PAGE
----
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August 16, 2022

USGS researchers are studying glacial features in Iceland to help reveal past climates on Mars as part of a larger effort to use terrestrial analogs for planetary research and astronaut training.  

Sitting in the middle of a vast landscape, bordered by a ridge and filled with loose rocks, Lauren Edgar held a hand lens to her eye as she peered at the minerals inside one of the rocks. 

For two weeks at the end of spring, researchers from USGS, Northern Arizona University, and NASA met in southern Iceland to study eskers, or the features left behind by a retreating glacier. Jutting out as ridges, eskers curve over the landscape like otherworldly river channels.  

In fact, the sinuous eskers may have counterparts over 100 million miles away on the fourth planet from the Sun. “Our work will help us understand eskers on Earth so we can identify potential eskers on Mars,” said Edgar, a USGS research geologist. If Mars has eskers, it’s more likely to have once had a similar climate to the one we know on Earth.  

“When early Earth was inhospitable to life, Mars had this whole record of ancient lakes and rivers and deltas,” Edgar said, “so why is Mars seemingly no longer able to support life? What can we learn about our own existence and the evolution of Earth by studying other planets?” 

In addition to exploring Iceland as an analog to Mars, Edgar also uses analogs to study the Moon. She leads the Terrestrial Analogs for Research and Geologic Exploration Training, or TARGET, program out of the USGS Astrogeology Science Center in Flagstaff, Arizona. The program provides research and training opportunities for planetary scientists and astronaut candidates to learn about celestial bodies without blasting off to space. 

Step 1: Find a terrestrial analog 

Edgar found herself sitting on some gravel in Iceland this past spring, because the country’s grey volcanic terrain and chilly temperatures recall what you would see and feel on the Red Planet.  

A scientist with a dark brown pony tail sits in the middle of rocks and gravel, peering at a rock using a hand lens.
Lauren Edgar, a research geologist with the USGS Astrogeology Science Center, uses a hand lens to identify minerals in a sample from a complex esker in Iceland. 
Listen to Lauren Edgar give a brief introduction on her work at the USGS astrogeology Science Center in Flagstaff, AZ

The team visited Breiðamerkurjökull, a large glacier that drains the south side of the Vatnajökull ice cap in southeast Iceland. At just over 8 miles across, it sticks out into the Jökulsárlón glacial lagoon, forming lumps of blue-white icebergs.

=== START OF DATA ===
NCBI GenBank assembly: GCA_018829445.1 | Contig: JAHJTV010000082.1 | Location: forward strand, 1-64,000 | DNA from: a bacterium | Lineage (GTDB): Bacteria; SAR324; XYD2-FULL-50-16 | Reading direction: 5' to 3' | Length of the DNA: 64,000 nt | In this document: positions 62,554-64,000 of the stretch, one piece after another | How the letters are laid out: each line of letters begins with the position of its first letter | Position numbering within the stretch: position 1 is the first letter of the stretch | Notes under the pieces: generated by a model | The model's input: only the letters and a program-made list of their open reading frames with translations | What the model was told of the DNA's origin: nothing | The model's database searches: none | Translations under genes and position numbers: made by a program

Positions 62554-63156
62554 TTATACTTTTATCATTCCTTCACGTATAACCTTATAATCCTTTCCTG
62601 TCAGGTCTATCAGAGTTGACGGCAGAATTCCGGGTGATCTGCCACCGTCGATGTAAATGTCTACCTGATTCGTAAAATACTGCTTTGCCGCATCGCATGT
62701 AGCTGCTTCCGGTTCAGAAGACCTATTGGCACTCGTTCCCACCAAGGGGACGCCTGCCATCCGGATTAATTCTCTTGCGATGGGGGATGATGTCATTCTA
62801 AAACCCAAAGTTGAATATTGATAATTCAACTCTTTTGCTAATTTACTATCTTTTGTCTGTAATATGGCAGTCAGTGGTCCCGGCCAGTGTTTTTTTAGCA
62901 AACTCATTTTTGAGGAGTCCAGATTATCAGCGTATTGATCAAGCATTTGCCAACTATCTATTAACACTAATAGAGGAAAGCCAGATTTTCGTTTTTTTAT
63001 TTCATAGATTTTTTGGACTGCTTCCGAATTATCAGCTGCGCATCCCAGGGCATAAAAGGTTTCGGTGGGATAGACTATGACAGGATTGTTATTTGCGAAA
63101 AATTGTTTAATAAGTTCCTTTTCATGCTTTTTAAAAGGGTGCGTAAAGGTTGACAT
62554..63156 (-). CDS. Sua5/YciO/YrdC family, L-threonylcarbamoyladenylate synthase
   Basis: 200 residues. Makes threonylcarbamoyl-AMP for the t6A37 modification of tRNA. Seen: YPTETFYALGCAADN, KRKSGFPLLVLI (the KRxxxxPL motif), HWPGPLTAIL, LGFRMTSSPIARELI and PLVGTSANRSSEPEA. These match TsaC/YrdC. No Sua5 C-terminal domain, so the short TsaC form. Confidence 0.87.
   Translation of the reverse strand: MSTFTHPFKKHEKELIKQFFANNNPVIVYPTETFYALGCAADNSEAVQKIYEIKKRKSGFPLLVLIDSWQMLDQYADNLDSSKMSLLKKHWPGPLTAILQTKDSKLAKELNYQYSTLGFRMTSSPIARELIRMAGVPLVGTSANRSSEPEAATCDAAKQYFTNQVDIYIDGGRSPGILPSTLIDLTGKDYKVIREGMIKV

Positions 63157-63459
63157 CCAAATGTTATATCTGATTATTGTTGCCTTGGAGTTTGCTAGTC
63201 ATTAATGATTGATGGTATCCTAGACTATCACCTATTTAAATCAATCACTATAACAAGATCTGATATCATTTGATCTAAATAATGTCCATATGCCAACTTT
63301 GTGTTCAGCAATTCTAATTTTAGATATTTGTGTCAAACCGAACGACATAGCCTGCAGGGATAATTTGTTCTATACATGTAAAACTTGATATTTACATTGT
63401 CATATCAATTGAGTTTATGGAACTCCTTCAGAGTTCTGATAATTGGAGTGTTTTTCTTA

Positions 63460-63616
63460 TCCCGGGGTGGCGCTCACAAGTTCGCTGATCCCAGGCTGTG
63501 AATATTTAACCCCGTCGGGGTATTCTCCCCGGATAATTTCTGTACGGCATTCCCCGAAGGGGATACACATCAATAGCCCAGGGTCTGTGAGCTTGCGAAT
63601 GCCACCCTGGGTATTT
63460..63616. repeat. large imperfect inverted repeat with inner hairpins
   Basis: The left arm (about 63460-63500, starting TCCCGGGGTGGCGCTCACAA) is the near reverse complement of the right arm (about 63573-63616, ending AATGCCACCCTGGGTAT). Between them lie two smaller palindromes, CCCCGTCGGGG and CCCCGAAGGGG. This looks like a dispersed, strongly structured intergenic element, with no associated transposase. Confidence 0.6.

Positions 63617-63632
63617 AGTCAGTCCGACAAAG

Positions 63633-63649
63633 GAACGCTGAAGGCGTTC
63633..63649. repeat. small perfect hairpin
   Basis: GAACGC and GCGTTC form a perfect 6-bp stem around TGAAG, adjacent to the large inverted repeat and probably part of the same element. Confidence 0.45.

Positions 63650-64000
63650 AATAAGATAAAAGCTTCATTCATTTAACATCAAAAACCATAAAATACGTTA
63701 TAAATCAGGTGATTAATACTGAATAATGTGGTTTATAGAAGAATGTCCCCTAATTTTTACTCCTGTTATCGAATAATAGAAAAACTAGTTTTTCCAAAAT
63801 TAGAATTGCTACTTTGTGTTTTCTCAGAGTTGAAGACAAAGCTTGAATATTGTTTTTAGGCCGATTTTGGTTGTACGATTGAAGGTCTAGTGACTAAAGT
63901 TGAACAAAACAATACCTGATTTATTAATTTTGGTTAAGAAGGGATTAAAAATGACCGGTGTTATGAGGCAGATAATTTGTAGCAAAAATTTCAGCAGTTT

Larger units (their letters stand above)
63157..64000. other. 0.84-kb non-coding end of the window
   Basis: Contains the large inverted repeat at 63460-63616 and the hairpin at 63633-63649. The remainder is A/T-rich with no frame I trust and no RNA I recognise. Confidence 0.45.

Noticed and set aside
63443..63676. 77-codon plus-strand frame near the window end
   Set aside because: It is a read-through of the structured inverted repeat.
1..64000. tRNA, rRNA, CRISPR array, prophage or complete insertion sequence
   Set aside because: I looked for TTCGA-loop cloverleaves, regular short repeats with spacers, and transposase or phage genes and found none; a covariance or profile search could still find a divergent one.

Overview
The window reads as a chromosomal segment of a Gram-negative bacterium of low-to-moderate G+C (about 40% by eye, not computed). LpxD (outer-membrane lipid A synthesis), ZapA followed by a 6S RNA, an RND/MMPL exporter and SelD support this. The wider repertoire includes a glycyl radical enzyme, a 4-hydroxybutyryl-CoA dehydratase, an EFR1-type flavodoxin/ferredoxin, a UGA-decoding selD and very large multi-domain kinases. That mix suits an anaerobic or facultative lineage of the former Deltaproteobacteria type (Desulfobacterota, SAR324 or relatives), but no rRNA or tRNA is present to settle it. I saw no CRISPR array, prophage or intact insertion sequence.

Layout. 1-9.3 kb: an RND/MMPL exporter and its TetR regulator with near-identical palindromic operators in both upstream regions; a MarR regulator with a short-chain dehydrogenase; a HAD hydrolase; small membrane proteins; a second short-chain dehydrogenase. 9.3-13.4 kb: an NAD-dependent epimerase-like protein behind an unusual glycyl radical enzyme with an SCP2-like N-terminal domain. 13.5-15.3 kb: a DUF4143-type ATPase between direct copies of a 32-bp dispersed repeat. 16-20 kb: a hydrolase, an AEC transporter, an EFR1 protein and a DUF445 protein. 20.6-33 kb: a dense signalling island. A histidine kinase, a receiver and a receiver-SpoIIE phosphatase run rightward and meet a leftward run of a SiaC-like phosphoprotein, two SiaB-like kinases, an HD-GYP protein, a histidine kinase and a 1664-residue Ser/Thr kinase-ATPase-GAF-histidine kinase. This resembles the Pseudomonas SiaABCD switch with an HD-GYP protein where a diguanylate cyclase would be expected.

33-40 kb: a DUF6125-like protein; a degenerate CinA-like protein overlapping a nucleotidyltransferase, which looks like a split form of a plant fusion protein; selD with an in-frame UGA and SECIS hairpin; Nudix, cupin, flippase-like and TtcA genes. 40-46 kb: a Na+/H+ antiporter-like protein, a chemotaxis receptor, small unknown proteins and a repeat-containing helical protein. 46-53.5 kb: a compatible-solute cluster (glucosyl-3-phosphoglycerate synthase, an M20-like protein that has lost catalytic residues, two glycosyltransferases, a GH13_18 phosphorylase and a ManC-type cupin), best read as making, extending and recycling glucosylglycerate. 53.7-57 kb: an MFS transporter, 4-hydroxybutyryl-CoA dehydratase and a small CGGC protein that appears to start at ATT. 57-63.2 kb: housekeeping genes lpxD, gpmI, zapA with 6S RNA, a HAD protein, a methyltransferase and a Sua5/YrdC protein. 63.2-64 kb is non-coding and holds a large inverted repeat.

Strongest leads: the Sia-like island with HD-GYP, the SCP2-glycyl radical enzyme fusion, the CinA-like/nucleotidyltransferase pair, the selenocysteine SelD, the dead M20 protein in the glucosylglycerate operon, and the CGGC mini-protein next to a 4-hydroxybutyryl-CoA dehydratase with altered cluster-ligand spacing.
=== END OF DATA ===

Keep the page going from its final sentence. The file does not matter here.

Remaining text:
The glacier has been retreating for most of the 20th century, shrinking by approximately 3 miles from its maximum extent in 1890. “Some glaciers have retreated so much that our satellite imagery doesn’t go back far enough in time to capture when they started melting,” said Kristen Bennett, a USGS research space scientist who was part of the Iceland trip. 

Breiðamerkurjökull is a wet-based glacier, which means it sits on top of meltwater. Cold-based glaciers, on the other hand, usually cover colder polar regions and are frozen all the way through. So far, all the known glaciers on Mars are cold based – but that could soon change.  

Wet-based glaciers leave behind eskers, which are liquid conduits under the ice that transport a lot of gravel. When the glacier recedes, the eskers are revealed.  

"Eskers are really weird looking features and we think we might see them on Mars,” Bennett said. If eskers really do exist on Mars, then it’s likely that the planet’s climate was once warm enough to allow the glaciers to melt at their base. 

Step 2: Study the analog  

To figure out what makes an esker an esker, the team visited different sites off Breiðamerkurjökull. They looked at a couple eskers that formed 60 or so years ago and several that were revealed in the past couple years.  

A sweeping photo of a landscape filled with loose rocks and gravel. A scientist stands in the middle of the photo.
Lauren Edgar, a research geologist with the USGS Astrogeology Science Center, setting up a Terrestrial Laser Scanner (ground-based LiDAR) to acquire detailed topographic information for a complex esker system. The Breiðamerkurjökull glacier is visible in the background.

The older eskers are further from the glacier and can be more complex, with multiple ridges that all connect, while the younger eskers are simple ridges very close to the edge of the glacier.  

Bennett and Edgar, along with the rest of the team, used the same techniques in the field as they have available on Mars. They studied satellite images of the landscape and replicated what the Mars Rovers do, which is take photos and analyze sediments. The Mars Perseverance Rover is equipped with multiple instruments that can detect minerals, temperature, wind speed, and geologic structure, among many variables.